Dotted Line Dotted Line

Fiction Summer 2021    poetry    all issues

Cover of Fiction Summer 2021


Diana Akhmetianova

Michael Kozart

Emily Hancock
Catching Tadpoles

Anastasia Carrow

Ronita Sinha
Leaving Behind

Travis Lee
A Mermaid's Garden

Broderick Eaton
Ann, Without

Olivier FitzGerald
The Woodfall Home

D.E. Hardy
Media Studies

Ashleigh Catsos
Black Beans

Parker Fendler
Three Dollar Ticket to Happiness

Elizabeth Lyvers

Jeffrey S. Chapman
The Bikini

Mary Tharin

Joey Porcelli
Parachute Drop

Olivier FitzGerald

The Woodfall Home

SquidToad sneaks in after dark. Most nights, he wears an overlarge wife-beater, gym shorts, and hotel slippers that whisper quietly. His buzzed head is capped by a Red Sox hat. It’s an every week thing, the burglaries, sometimes more than once. He walks until he finds a new house and then tries the back door. If it’s locked, he’s gone. If he hears a noise, he’s gone. He’s never been seen, but once, on the way home after pinching a wallet, a policeman stopped him. SquidToad didn’t get in trouble. The cop just thought it was too late for an eleven-year-old to be out alone.

Popponesset Island is familiar territory. Tucked away in the Nantucket Sound, it’s separated from mainland Cape Cod by the narrow Popponesset Creek, passable over a bridge only wide enough for a single car. It’s an autumn night when SquidToad crosses. Boats from the marina laze in the tide. SquidToad imagines diving from the bridge and floating with them, but knows he can’t. Squid never taught him how to swim. She promised to years ago, before Toad moved in.

The island is a closed community. The owner of the Patriots has a mansion here, somewhere far from the bridge, where the normal houses are. In the scrub forest off the road, SquidToad claws through bramble and black oak, his path lit by an iPhone he can’t unlock. Moss and salty dirt extend to the brink of the sound. It’s too cold to be sleeveless. SquidToad’s fingers tremble like a bad dream.

After a while, he stops outside a house. The front gate is made of steel with new-gold spirals. Its topmost portion is styled into a curve, and the lower part splits to form bronze flowers. Gravel from the driveway crunches noisily under SquidToad’s feet. He reminds himself of the rules:

Watch out for nosy neighbors.

Watch out for dog walkers.

SquidToad circles the house’s wide, spacious porch. He dodges a leaf falling from the steeply sloped roof and stays low to avoid bay windows. The backyard has a yacht anchored to a private dock. It’s so different from the boat SquidToad lives on. This one has two floors, and portholes paned with glass instead of duct tape. The gangplank clunks as he steps aboard.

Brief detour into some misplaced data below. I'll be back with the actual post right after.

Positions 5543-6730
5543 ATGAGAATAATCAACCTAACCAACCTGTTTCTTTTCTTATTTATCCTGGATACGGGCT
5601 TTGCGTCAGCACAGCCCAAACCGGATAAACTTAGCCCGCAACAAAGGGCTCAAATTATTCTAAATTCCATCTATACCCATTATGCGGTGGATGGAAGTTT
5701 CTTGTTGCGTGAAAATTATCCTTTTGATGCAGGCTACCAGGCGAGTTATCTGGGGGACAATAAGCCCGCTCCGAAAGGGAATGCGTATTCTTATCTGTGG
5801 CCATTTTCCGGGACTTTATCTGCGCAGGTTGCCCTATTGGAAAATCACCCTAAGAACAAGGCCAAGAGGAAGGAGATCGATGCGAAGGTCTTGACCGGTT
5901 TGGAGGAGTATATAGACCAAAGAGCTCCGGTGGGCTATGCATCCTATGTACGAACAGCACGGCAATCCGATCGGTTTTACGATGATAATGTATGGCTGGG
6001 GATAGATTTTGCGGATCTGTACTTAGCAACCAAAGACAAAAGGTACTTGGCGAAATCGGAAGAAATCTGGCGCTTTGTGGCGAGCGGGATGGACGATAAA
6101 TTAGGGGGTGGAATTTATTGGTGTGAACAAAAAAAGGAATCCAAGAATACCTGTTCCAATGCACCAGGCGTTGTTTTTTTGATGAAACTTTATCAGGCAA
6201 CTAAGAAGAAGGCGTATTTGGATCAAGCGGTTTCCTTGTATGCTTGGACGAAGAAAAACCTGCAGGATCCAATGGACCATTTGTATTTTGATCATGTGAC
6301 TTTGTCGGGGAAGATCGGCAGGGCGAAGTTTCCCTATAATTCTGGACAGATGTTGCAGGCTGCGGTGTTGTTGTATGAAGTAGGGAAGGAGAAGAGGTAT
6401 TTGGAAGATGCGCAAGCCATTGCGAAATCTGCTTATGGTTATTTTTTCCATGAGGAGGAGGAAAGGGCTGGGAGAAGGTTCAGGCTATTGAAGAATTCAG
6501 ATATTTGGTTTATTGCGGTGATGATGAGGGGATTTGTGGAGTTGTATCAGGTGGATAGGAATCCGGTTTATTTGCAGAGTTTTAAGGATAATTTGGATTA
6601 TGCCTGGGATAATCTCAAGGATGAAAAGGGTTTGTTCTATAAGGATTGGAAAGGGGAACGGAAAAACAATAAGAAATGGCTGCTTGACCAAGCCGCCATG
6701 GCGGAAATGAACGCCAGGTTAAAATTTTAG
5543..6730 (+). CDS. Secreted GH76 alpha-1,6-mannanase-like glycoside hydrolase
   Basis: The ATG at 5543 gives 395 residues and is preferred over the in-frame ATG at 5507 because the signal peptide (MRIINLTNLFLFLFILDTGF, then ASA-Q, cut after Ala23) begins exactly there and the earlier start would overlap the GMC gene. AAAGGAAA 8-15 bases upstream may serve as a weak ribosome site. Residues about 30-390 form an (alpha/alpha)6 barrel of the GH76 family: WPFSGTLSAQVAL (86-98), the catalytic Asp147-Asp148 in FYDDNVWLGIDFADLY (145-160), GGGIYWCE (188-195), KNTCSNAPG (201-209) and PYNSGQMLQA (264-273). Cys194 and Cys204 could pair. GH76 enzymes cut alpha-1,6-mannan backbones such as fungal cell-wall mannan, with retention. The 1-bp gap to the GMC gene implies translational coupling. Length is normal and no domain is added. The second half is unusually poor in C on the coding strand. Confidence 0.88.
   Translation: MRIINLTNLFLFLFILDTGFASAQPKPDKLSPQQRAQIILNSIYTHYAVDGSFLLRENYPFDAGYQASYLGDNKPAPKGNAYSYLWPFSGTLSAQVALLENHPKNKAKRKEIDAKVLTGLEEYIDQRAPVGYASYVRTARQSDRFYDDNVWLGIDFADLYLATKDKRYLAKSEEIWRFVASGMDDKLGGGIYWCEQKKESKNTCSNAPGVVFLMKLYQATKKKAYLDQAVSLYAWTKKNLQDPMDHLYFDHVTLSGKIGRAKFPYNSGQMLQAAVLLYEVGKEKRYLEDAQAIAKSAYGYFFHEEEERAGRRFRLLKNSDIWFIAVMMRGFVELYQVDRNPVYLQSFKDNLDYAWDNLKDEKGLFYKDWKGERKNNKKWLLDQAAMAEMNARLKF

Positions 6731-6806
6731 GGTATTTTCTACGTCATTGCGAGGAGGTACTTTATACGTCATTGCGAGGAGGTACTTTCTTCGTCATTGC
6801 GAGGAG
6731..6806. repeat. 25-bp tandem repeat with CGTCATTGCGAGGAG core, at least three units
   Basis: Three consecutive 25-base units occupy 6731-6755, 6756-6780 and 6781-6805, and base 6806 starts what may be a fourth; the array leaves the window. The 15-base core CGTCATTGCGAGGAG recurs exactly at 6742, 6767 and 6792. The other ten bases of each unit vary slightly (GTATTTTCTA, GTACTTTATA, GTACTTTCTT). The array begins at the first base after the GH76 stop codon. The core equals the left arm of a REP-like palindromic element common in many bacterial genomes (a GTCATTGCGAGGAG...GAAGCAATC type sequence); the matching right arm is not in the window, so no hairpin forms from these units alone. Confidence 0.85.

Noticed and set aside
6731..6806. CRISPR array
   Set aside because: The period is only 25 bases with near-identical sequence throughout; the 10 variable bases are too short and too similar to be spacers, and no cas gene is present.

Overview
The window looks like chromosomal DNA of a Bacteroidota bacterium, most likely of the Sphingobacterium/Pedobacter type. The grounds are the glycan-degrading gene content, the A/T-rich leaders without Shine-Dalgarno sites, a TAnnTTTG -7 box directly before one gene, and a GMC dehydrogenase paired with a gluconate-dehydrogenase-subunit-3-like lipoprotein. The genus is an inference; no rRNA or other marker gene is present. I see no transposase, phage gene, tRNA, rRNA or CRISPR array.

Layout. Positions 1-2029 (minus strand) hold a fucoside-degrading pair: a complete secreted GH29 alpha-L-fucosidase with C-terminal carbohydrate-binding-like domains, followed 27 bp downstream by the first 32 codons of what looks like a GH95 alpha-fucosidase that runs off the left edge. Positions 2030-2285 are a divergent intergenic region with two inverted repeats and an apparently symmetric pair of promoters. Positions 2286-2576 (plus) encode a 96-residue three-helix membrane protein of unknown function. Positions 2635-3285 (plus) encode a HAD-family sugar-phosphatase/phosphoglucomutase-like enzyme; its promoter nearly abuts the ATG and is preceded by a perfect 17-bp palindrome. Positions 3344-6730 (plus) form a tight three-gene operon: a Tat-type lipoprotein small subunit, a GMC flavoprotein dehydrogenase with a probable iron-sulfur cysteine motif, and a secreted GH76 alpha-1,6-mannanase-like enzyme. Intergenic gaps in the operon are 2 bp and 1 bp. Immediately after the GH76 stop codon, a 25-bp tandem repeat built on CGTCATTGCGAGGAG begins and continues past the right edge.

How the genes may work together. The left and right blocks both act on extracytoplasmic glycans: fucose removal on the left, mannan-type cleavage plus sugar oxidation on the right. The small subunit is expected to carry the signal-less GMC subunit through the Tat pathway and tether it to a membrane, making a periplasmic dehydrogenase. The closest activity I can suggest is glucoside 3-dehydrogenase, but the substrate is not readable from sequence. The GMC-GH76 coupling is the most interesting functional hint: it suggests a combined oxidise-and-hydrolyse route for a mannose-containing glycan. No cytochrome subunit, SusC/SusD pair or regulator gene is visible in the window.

All of a sudden, a man stumbles forward. He is on the opposite side of the ramp in a white button-down with white slacks and a captain’s hat. SquidToad is blinded by the yellow dust of a flashlight. He turns around, running as fast as his slippers allow. He doesn’t see the mesh pool cover, indistinguishable from the lawn in the darkness. Before he can process his mistake, the mesh gives, and SquidToad falls in.

He is submerged. The water is a freezing, gelatin-like substance, much thicker than he would have imagined. Toad always says swimming is a waste of time since there’s nothing valuable underwater. The Red Sox hat and iPhone float away as SquidToad flails, helplessly trying to latch onto something. Before his legs give out, his fingers find the stainless-steel rung of a ladder. He wills his body to the pool’s edge and pulls himself free.

Drenched, he goes around the house, past the gate, and back into the driveway. Except now there is a car. Teenagers sit on the hood while music plays. Their laughter dissolves into the night as they see SquidToad and point, screaming what-the-fuck as if he is an animal, wild enough to startle but too small to fear.

He tears into the brush. Without the light from his phone, SquidToad can barely see, cutting his hands on low-hanging branches and offshoots. He comes out to a different yard, this one large and pristinely landscaped. There is a pergola decorated with buntings of the American flag. Across the yard is a single-floor building forming a horseshoe around a pond. A sliding door encircled by Christmas lights has been left open.

SquidToad pauses for a moment to catch his breath. He whispers a rule to himself: No houses with lights on—especially Christmas lights. He never steals from houses with Christmas lights. Inside are families laughing as they argue over boardgames or snap pictures by the tree. Fireplaces crackle. Carols play softly over the radio. Those are the things that can’t be taken. The things he wants most.

A police siren sounds in the distance. Its warning gets louder with each turn. Toad only has one rule, but he reminds SquidToad of it every night: Don’t get caught.

The door makes a rubbery squeak as SquidToad closes it behind him. Though the building seemed normal from the outside, the inside is expansive. Instead of a hallway, there is asphalt on the ground separated by double yellow lines like on a road. On opposites sides of the road are lawns separated by picket fences and front yards made of fake grass. The yards are occupied by small houses, each with doors and mailboxes. There are windows too, though their curtains are drawn.

The ceiling has stars and a moon illuminated by fluorescent lights that cast a dim glow. Under the synthetic beam, SquidToad spots a pill bottle resting on a swing bench. He reads the peeled label: Mematine, 20mg three times a day. He looks inside and sees a dozen or so pills, which he shakes into his pocket.

“Are you the new postman?”